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While I was hanging out in the Python chatroom, someone dropped in and reported the following exception:

NameError: free variable 'var' referenced before assignment in enclosing scope

I'd never seen that error message before, and the user provided only a small code fragment that couldn't have caused the error by itself, so off I went googling for information, and ... there doesn't seem to be much. While I was searching, the user reported their problem solved as a "whitespace issue", and then left the room.

After playing around a bit, I've only been able to reproduce the exception with toy code like this:

def multiplier(n):
    def multiply(x):
        return x * n
    del n
    return multiply

Which gives me:

>>> triple = multiplier(3)
>>> triple(5)
Traceback (most recent call last):
  File "<stdin>", line 1, in <module>
  File "<stdin>", line 3, in multiply
NameError: free variable 'n' referenced before assignment in enclosing scope

All well and good, but I'm having a hard time working out how this exception could occur in the wild, given that my example above is

  1. Pretty stupid
  2. Unlikely to happen by accident

... but obviously it does, given the report I mentioned at the start of this question.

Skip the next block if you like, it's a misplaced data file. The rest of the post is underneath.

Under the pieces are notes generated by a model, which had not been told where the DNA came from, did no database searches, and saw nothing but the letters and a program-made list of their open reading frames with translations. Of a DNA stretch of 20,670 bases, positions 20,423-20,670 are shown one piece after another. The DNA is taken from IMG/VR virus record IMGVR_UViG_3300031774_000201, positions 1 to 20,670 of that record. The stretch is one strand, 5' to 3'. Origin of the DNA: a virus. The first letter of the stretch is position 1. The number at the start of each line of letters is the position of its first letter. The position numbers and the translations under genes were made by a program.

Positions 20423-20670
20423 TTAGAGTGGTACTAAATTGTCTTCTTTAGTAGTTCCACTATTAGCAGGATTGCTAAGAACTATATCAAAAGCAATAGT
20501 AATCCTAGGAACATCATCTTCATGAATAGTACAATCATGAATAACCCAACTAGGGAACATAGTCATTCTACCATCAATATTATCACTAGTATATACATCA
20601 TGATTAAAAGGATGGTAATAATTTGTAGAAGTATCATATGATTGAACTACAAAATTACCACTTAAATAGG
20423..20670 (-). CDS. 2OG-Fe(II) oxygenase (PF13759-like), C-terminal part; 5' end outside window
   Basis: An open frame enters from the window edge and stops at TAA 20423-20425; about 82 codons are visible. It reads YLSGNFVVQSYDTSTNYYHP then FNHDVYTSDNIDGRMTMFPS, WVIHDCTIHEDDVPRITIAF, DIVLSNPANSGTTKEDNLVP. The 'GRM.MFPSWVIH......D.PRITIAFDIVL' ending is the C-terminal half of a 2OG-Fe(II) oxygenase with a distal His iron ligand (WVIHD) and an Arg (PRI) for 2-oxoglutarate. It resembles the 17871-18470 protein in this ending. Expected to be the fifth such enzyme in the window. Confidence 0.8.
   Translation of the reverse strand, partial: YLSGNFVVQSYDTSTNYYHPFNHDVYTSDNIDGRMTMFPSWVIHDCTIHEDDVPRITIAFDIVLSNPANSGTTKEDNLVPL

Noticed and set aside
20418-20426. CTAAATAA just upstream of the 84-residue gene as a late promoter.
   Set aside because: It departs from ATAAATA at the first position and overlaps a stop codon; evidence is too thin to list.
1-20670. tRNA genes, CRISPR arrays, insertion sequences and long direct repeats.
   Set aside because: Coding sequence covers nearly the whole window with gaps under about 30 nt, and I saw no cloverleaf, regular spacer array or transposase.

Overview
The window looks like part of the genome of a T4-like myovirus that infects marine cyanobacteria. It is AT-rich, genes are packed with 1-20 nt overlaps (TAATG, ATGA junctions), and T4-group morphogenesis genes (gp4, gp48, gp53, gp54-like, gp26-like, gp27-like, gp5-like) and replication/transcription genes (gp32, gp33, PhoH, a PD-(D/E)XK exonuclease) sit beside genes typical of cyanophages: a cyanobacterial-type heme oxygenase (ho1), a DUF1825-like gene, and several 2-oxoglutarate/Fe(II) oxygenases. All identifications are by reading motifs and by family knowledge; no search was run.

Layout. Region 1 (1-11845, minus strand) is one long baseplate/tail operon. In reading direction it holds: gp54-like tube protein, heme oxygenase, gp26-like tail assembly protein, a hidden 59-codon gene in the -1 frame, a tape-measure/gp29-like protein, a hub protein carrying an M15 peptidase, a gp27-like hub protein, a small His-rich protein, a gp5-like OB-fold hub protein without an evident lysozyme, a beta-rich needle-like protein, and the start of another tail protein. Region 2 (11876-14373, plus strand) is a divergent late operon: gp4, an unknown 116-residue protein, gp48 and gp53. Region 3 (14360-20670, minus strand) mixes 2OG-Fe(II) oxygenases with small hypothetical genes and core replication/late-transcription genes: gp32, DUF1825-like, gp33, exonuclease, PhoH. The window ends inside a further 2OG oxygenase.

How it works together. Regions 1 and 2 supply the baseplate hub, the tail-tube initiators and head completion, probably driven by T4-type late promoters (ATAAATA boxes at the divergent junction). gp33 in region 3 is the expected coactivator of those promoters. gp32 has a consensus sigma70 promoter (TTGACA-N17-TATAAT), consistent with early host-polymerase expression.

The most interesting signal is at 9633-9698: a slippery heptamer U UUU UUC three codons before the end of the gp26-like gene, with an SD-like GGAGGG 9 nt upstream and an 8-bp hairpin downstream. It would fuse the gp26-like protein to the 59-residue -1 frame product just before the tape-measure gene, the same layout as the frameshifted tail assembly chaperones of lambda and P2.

So - how can this specific exception occur in real code?

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Somebody incompetent writes that code for real? –  iCodez Jul 11 '14 at 22:13
This used to be a compile time error in Python 2, looks like it is changed in Python 3. –  Ashwini Chaudhary Jul 11 '14 at 22:27
@undefinedisnotafunction: It isn't a compile time error in Python 2. It can't be as the compiler doesn't do fancy statically analysis of the control flow. –  BlackJack Jul 11 '14 at 23:12
@BlackJack yours isn't, but mine is: SyntaxError: can not delete variable 'n' referenced in nested scope on attempting to define multiplier. –  Zero Piraeus Jul 11 '14 at 23:16
@BlackJack Well it definitely does, though this specific case(But it did say several cases..) is mentioned there. Even * based import inside a function is now raised as a compile time error(Python 3). –  Ashwini Chaudhary Jul 11 '14 at 23:25

1 Answer 1

up vote 1 down vote accepted

Think of a more complex function where n is bound depending on some condition, or not. You don't have to del the name in question, it also happens if the compiler sees an assignment, so the name is local, but the code path is not taken and the name gets never assigned anything. Another stupid example:

def f():
    def g(x):
        return x * n
    if False:
        n = 10
    return g
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